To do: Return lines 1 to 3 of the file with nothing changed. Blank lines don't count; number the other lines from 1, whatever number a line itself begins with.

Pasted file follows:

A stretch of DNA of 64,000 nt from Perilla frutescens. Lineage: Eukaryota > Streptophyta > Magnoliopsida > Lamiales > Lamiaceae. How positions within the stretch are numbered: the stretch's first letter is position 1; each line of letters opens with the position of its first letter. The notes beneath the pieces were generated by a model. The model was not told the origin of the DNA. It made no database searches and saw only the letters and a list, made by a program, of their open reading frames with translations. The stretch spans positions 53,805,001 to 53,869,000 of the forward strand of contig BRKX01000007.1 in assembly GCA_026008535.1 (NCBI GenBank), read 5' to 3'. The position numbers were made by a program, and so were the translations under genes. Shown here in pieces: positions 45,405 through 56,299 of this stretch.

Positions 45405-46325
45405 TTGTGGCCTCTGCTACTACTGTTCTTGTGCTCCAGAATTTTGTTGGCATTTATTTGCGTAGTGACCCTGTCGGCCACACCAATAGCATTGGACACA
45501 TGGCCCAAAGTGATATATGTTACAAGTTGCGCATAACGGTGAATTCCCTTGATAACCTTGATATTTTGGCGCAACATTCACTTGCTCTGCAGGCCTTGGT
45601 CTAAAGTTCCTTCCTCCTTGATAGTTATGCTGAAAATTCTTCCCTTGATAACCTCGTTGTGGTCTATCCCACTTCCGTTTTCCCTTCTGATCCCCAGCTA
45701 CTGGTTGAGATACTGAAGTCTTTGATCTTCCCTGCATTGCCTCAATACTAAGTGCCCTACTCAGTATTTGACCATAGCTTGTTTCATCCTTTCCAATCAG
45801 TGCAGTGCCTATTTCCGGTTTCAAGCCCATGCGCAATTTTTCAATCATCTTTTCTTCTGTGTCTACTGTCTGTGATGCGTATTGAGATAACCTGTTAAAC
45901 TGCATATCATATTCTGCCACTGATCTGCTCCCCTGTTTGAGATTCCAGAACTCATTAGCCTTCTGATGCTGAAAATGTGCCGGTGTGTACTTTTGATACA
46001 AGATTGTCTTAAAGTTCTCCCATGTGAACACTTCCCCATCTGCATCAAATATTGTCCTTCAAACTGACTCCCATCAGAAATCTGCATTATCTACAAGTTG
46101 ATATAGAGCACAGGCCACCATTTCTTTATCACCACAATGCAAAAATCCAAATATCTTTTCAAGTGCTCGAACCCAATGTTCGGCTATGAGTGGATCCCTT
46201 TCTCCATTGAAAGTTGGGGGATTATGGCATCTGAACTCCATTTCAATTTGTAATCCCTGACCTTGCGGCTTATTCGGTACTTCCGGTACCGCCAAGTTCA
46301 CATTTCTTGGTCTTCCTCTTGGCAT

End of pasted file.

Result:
A stretch of DNA of 64,000 nt from Perilla frutescens. Lineage: Eukaryota > Streptophyta > Magnoliopsida > Lamiales > Lamiaceae. How positions within the stretch are numbered: the stretch's first letter is position 1; each line of letters opens with the position of its first letter. The notes beneath the pieces were generated by a model. The model was not told the origin of the DNA. It made no database searches and saw only the letters and a list, made by a program, of their open reading frames with translations. The stretch spans positions 53,805,001 to 53,869,000 of the forward strand of contig BRKX01000007.1 in assembly GCA_026008535.1 (NCBI GenBank), read 5' to 3'. The position numbers were made by a program, and so were the translations under genes. Shown here in pieces: positions 45,405 through 56,299 of this stretch.

Positions 45405-46325
45405 TTGTGGCCTCTGCTACTACTGTTCTTGTGCTCCAGAATTTTGTTGGCATTTATTTGCGTAGTGACCCTGTCGGCCACACCAATAGCATTGGACACA